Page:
Key West resident Arida Wright releases a new book of poems in honor of Black History Month. CONTRIBUTED

Black History Month book signing

In honor of Black History Month, Key West resident Arida Wright will read from her new book of poetry, “Crossing The Threshold: Voice of a Black Woman” at a book signing on Monday, Feb. 20 from 5 to 7 p.m. at The Studios of Key West, 533 Eaton St. For information, contact Wright at 305-766-4922 or [email protected].

Arida Wright will read from her new book of poems at a book-signing event on Feb. 20. CONTRIBUTED

Key West poet Arida Wright grew up black, but lives in a white world, where she struggles to straddle the racial divide.

“In all the circles I travel in — except church — I am the only person of color,” Wright writes in the introduction of her new book of poems, “Crossing the Threshold: Voice of a Black Woman.”

Those social circles include the Key West Writers Guild and the Key West Poetry Guild, two groups Wright had hesitated to join.

“To improve my writing, I had to start going to gatherings,” she says. “But I was uncomfortable, afraid they wouldn’t accept me as I read my radical poems to them.

“I was very surprised when the poems were praised,” she says. “The group encouraged me to put them out there in the world,” or, in Wright’s case, both worlds — black and white.

And so she did, earning an Anne McKee Artist’s Grant to help her publish a book of them.

In “Crossing the Threshold: Voice of a Black Woman,” Wright’s powerful and personal poems confront racism and compel the reader to consider its implications.

“In each poem, Wright expresses pain, but transmutes it into love,” the book’s synopsis states. “Wright hopes that white people hearing or reading the poems will also look at their issues of racial prejudice and cross the threshold themselves towards tolerance and mutual understanding.”

Museum exhibit celebrates Bahama Village history 

“Bahama Village: Relics of a Fading Community” reveals the rich contributions the vibrant neighborhood of Black Cubans, Bahamians, Chinese, and other groups of color made to the city. View the inspiring exhibit now through March 19.

An exhibit at the Key West Museum of Art & History explores the history and culture of Key West’s Black and indigenous community. CRICKET DESMARAIS/Keys Weekly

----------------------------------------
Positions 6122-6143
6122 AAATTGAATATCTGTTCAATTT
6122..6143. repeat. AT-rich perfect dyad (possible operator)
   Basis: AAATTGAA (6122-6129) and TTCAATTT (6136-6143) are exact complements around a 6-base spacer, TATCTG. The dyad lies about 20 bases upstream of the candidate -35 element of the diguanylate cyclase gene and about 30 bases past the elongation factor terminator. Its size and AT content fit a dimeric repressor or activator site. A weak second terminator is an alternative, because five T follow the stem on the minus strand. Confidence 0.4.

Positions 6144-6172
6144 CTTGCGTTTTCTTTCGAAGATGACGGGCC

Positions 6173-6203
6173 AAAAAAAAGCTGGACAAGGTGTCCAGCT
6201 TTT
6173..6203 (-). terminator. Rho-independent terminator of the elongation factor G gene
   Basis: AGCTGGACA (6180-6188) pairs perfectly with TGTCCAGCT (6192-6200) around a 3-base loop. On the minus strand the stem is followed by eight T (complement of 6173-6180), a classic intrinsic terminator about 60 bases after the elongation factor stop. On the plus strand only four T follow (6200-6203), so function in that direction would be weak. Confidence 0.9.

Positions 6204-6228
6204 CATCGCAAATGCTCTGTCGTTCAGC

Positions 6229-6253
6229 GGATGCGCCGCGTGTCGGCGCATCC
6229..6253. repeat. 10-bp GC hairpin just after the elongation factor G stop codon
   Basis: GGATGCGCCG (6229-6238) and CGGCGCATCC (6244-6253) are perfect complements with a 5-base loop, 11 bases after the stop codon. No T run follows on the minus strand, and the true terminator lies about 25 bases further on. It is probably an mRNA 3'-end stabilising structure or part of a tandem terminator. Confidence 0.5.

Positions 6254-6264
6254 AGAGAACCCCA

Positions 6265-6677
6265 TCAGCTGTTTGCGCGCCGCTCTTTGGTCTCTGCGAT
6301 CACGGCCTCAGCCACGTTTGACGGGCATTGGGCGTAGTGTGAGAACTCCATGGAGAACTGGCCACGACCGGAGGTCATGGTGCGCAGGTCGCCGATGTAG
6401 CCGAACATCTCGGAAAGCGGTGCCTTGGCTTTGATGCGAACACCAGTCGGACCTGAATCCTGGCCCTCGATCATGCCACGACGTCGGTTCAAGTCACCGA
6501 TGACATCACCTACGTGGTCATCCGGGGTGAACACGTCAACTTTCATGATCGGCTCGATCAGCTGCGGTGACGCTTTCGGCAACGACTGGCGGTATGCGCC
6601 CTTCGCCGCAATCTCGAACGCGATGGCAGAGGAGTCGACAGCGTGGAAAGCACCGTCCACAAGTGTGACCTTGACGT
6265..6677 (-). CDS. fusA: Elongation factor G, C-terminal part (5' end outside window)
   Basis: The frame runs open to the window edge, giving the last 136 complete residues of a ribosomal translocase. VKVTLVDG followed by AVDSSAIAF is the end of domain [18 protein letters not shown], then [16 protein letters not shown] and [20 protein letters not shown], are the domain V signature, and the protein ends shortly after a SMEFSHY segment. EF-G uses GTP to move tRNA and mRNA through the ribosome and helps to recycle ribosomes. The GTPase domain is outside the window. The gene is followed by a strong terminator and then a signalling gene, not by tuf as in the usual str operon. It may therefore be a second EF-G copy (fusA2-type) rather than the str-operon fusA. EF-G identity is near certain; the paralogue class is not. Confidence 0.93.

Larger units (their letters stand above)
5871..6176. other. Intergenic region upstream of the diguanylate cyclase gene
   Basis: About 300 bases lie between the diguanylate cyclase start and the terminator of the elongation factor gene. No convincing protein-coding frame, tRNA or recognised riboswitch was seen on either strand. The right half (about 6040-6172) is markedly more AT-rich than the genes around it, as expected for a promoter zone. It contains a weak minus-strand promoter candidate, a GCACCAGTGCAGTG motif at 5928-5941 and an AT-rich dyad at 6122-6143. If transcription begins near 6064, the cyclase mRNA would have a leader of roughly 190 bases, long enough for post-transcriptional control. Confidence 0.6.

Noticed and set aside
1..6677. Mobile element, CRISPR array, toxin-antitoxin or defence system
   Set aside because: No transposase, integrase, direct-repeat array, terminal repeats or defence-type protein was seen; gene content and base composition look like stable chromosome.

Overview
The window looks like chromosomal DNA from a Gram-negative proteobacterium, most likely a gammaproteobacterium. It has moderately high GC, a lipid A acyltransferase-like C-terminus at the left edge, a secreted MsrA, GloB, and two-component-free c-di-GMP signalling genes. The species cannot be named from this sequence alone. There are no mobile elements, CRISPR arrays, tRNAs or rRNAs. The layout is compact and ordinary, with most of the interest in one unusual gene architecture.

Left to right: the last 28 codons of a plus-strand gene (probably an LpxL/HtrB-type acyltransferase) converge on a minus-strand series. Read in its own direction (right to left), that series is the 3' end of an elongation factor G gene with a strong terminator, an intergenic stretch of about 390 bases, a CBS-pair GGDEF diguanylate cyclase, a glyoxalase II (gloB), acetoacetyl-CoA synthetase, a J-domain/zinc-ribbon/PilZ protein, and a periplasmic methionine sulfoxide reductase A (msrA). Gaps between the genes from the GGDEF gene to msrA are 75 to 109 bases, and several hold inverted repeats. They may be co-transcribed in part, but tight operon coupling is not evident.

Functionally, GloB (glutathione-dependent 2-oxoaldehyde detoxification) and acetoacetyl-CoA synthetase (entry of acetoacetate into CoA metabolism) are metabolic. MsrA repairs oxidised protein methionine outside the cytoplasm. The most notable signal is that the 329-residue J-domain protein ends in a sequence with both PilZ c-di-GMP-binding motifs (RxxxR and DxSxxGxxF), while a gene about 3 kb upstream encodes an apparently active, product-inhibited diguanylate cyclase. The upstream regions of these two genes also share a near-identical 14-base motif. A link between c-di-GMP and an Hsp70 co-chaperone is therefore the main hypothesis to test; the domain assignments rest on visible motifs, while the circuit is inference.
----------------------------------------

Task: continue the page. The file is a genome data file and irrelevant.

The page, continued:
Back Then in Bahama Village 

“Bahama Village: Relics of a Fading Community,” now on display at the Key West Museum of Art & History at the Custom House, explores the history and culture of the often-overlooked segment of the community – former and current residents of Bahama Village. 

The exhibit reveals the rich contributions the vibrant neighborhood of black Cubans, Bahamians, Chinese and others have made to the island city. 

The exhibit runs through March 19.

“In the early 1800s and 1900s, the black and Indigenous community of Key West was skilled and hardworking. Many early settlers migrated to the island from St. Augustine, the Bahamas and Cuba, bringing their skills, education and culture,” states the museum’s description of the exhibit. “These settlers were great contributors to the island’s development and included African slaves imported by slaveholders to assist in the expansion of the island. Free blacks relocating to Key West were some of the first to become educated in America. They believed strongly in education, which began at home and in church basements, until the establishment of the segregated Frederick Douglass School in 1870. The island’s black community developed around, and enmeshed in, an area that we now refer to as Bahama Village.”

“This exhibition aims to build cultural equity by telling narratives of the black community’s significant contributions to local culture and industry,” said Cori Convertito, curator for the Key West Art & Historical Society. “We seek to redress a serious omission: that the substantial contributions of people of color are under-represented in our island’s historical narrative. The contributions of these skilled workers have been marginalized, when in truth, they were vital and valuable.”

“Never-before-on-view objects include a football helmet and shoulder pads from Frederick Douglass School, musical instruments from the estate of William McKinzie, a 19th-century Sanchez family bible and a suit once belonging to illustrious local musician Coffee Butler.  These items, along with several others, will tell the inspiring history, culture, and contributions of the black residents.”

Mandy Miles drops stuff, breaks things and falls down more than any adult should. An award-winning writer, reporter and columnist, she's been stringing words together in Key West since 1998. "Local news is crucial," she says. "It informs and connects a community. It prompts conversation. It gets people involved, holds people accountable. The Keys Weekly takes its responsibility seriously. Our owners are raising families in Key West & Marathon. Our writers live in the communities we cover - Key West, Marathon & the Upper Keys. We respect our readers. We question our leaders. We believe in the Florida Keys community. And we like to have a good time." Mandy's married to a saintly — and handy — fishing captain, and can't imagine living anywhere else.